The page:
The son of a railway signalman, Prescott was born in Prestatyn in Wales and brought up in Ellesmere Port in Cheshire. He became a steward in the merchant navy, working for Cunard, and was a popular left-wing union activist. He then went to the independent Ruskin College in Oxford and gained a degree in economics and economic history at the University of Hull. He returned to the National Union of Seamen as a full-time official before being elected to the House of Commons as MP for Hull East in 1970.
Prescott held various posts in the shadow cabinet, but his career was secured by an impassioned closing speech in the debate at the Labour Party Conference in 1993 on the introduction of "one member, one vote" elections for the party leadership. The support of an old-school unionist like Prescott helped swing the vote in favour of change. When the party first voted for its leadership under the new system, following the death of John Smith in 1994, Prescott became deputy leader. He became an important figure in Tony Blair's "New Labour" movement, as the chief representative of "old Labour" interests at the Shadow Cabinet table, and a reassuring presence for critics of the project.
With the election of a Labour government in 1997, Prescott was made Deputy Prime Minister and given an impressively large portfolio at the head of the newly created Department for Transport, Environment and the Regions. He pursued an integrated public transport policy, though his reputation as a friend of public transport was hardly helped by his love of large cars, which gained him the nickname "Two Jags".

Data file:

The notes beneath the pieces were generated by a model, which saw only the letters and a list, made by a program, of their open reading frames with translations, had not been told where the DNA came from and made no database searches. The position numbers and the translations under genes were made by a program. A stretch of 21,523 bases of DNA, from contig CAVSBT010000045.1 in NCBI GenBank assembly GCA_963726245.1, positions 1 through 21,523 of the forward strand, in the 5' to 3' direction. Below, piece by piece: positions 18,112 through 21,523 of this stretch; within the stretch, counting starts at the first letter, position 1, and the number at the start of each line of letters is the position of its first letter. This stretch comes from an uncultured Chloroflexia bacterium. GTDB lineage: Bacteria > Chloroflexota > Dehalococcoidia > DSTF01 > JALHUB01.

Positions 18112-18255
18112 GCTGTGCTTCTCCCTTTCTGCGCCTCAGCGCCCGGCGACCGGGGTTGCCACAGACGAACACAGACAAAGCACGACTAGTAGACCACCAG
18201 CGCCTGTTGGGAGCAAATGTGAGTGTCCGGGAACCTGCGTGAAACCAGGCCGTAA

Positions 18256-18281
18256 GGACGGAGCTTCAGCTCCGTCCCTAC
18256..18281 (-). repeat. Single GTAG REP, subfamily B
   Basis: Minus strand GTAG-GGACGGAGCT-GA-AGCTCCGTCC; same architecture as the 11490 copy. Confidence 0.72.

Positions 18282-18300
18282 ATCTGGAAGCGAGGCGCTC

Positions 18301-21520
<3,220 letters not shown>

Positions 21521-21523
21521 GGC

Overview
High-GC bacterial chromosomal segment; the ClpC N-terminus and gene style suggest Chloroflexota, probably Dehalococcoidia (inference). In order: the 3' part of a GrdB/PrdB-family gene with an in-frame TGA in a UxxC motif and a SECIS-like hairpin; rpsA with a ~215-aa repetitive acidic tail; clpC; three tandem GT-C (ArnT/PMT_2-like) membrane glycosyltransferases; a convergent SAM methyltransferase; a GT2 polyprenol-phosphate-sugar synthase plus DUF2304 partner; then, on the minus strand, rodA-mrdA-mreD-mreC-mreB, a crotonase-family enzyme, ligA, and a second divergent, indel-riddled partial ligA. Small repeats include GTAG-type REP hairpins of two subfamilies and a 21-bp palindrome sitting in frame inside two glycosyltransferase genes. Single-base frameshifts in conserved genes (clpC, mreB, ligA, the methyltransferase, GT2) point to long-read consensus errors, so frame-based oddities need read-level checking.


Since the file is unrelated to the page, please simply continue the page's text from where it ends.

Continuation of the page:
In 1999 an official chauffeured car was used to transport Prescott and his wife 300 yards from their hotel to the venue of the Labour Party Conference, where Prescott gave a speech on how to encourage people to switch to public transport. Prescott has on occaision been described as a Champagne socialist.
Prescott's 2001 election campaign was marred by a scuffle with a protester who had thrown an egg at him. After the election his "superministry" was broken up, leaving him with much reduced responsibilities. In the reshuffle that followed the resignation of Stephen Byers in 2002, he regained many of his previous responsibilites for local and regional government, which were moved to a newly-independent Office of the Deputy Prime Minister.